• Mind-Blowing Web Stat #1: 40,000-fold increase in the number of websites in 15 short years. If the number of approximately 5000 websites in 1994 is correct and that we are now part of some 200 million plus websites today, then we've experienced a stunning 40,000-fold increase in number of websites. This is the chart copied from Netcraft:‘The blue line shows domain names. The redline shows active websites.
  • Jane Hart’s Social Learning DefinitionsIOL – Intra-Organisational Learning – how social media tools can be used to keep employees up to date and up to speed on strategic and other internal initiativesFSL – Formal Structured Learning - how educators (teachers, trainers, learning designers) as well as students can use social media within education and training – for courses, classes, workshops etcGDL – Group Directed Learning – how groups of individuals - teams, projects, study groups etc – can use social media to work and learn together (a “group” could just be two people, so coaching and mentoring falls into this category)PDL – Personal Directed Learning – how individuals can use social media for their own (self-directed) personal or professional learningASL – Accidental & Serendipitous Learning – how individuals, by using social media, can learn without consciously realising it (aka incidental or random learning)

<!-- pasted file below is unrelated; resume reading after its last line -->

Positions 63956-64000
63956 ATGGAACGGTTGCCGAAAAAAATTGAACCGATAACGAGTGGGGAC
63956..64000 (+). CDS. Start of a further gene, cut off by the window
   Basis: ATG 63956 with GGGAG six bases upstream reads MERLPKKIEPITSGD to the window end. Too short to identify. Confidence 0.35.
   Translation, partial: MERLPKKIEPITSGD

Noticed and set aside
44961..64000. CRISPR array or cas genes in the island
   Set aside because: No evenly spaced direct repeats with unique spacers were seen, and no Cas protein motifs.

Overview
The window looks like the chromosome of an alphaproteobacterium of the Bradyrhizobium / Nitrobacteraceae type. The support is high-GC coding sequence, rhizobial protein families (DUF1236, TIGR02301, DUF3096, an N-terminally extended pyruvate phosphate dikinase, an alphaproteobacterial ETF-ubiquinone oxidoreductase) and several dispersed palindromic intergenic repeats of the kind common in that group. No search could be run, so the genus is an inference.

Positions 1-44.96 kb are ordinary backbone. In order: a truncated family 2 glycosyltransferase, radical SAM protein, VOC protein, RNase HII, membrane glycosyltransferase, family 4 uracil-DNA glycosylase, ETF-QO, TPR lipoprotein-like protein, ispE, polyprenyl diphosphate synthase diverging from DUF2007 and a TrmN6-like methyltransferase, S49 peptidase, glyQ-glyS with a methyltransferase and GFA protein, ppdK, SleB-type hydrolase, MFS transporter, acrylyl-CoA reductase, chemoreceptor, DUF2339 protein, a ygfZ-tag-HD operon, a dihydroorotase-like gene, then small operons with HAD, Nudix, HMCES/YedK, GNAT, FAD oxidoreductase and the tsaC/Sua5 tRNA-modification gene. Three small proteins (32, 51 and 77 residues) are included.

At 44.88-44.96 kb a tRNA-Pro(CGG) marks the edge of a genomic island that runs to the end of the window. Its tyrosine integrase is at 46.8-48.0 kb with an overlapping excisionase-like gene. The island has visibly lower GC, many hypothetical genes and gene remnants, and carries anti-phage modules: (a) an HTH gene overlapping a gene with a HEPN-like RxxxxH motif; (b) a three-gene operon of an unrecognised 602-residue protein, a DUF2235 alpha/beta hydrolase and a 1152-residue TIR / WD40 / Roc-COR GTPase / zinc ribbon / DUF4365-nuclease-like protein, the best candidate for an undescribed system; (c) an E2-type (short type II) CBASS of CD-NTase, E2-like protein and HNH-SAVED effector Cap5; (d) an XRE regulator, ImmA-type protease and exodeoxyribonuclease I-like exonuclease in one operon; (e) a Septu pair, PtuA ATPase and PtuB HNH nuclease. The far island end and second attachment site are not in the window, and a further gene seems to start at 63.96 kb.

• Web 2.0 for Learning Applications

    1. 1. Training 2.0<br />Web 2.0 Applications for Learning Solutions<br />
    2. 2.
    3. 3. Or is Thishow you feel???<br />Training 2.0<br />
    4. 4. I think new technology is:<br />Really cool. I try out as much as I can, and love every minute of it.<br />Sometimes useful for learning, but I wait to try it until it’s proven. <br />A real pain. I try to avoid wasting my time with it as much as possible.<br />
    5. 5. “Newtechnology” means…<br />Blog readers, Wikis, Social Bookmarking<br />Twitter, Social Networks, Mobile apps<br />Waves, Simulations, Augmented Reality<br />